Rest Four – Sunday: Entry

Setup: On a table near the back of the sanctuary, leave a couple of palm branches from Palm Sunday’s service and place a couple of rocks.

Luke 19:35-42a

They brought [the donkey] to Jesus, threw their clothes on the colt, and lifted Jesus onto it. As Jesus rode along, they spread their clothes on the road.

As Jesus approached the road leading down from the Mount of Olives, the whole throng of his disciples began rejoicing. They praised God with a loud voice because of all the mighty things they had seen. They said,

“Blessings on the king who comes in the name of the Lord.
Peace in heaven and glory in the highest heavens.”

Some of the Pharisees from the crowd said to Jesus, “Teacher, scold your disciples! Tell them to stop!”

He answered, “I tell you, if they were silent, the stones would shout.”

As Jesus came to the city and observed it, he wept over it. He said, “If only you knew on his of all days the things that lead to peace.”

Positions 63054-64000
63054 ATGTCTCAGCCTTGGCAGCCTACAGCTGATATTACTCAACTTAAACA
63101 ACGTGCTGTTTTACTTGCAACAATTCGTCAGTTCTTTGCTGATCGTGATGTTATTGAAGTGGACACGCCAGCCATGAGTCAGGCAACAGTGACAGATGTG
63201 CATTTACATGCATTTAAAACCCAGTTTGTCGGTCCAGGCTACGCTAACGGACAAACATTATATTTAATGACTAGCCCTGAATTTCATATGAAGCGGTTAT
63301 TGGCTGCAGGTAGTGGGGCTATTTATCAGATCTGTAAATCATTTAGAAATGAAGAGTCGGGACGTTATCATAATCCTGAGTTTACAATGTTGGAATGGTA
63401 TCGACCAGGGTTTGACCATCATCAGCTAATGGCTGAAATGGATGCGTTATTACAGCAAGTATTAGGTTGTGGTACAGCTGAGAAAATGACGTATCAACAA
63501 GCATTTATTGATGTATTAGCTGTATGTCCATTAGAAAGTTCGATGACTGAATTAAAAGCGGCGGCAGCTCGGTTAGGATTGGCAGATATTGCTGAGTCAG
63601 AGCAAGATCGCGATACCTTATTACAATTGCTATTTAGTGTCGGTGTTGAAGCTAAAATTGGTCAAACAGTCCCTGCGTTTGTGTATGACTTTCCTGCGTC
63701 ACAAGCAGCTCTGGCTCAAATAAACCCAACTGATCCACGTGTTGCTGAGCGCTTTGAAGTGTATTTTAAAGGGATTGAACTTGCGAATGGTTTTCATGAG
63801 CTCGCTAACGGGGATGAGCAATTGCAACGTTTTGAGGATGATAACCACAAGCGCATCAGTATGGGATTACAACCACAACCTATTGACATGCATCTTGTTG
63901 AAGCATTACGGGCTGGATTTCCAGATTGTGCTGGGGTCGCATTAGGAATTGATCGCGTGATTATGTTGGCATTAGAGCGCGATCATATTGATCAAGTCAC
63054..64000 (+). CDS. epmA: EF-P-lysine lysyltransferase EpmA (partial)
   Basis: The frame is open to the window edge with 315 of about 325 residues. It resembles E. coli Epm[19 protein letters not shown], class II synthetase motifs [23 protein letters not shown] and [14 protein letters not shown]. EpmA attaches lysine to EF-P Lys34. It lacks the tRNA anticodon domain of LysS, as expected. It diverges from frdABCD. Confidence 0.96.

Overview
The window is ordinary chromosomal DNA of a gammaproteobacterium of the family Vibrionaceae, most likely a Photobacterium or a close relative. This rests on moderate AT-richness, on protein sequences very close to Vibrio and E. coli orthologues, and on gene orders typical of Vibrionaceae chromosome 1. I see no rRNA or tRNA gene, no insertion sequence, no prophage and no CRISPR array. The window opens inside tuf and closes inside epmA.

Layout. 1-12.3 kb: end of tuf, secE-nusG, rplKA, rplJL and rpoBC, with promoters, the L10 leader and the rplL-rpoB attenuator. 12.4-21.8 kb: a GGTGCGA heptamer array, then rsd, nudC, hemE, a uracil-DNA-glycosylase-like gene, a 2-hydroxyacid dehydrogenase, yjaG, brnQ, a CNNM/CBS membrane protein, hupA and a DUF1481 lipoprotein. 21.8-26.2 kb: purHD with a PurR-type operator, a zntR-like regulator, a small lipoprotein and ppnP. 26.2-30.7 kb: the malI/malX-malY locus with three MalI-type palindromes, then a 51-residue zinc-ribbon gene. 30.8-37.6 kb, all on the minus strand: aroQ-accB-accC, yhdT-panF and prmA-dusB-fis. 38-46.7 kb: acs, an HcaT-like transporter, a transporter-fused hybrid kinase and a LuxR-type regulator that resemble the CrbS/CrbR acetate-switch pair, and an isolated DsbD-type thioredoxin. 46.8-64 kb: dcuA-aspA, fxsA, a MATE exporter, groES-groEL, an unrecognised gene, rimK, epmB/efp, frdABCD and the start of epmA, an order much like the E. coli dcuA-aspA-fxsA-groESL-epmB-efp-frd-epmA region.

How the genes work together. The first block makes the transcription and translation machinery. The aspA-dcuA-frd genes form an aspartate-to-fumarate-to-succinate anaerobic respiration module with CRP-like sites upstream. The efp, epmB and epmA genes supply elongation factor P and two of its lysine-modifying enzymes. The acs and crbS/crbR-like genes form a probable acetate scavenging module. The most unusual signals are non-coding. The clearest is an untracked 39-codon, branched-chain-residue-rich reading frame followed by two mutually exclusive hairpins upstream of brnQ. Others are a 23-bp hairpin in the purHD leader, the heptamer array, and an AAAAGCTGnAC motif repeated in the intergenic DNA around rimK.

Reflection

This story is usually described as “Palm Sunday.” It is on this day that Jesus entered Jerusalem. Jesus taught the people what peace looks like. It looks like aligning your heart and your actions. It looks like letting go of materialism. It looks like letting go of bitterness. Peace is not an easy journey. The Pharisees wanted to keep quiet in the name of what they called peace, but “true peace is not the absence of tension. It is the presence of justice.” In one moment Jesus is a part of a wave of celebration. In the next, he weeps, for he knows the cost of true peace, and he knows the people will not tread that path.

Instructions: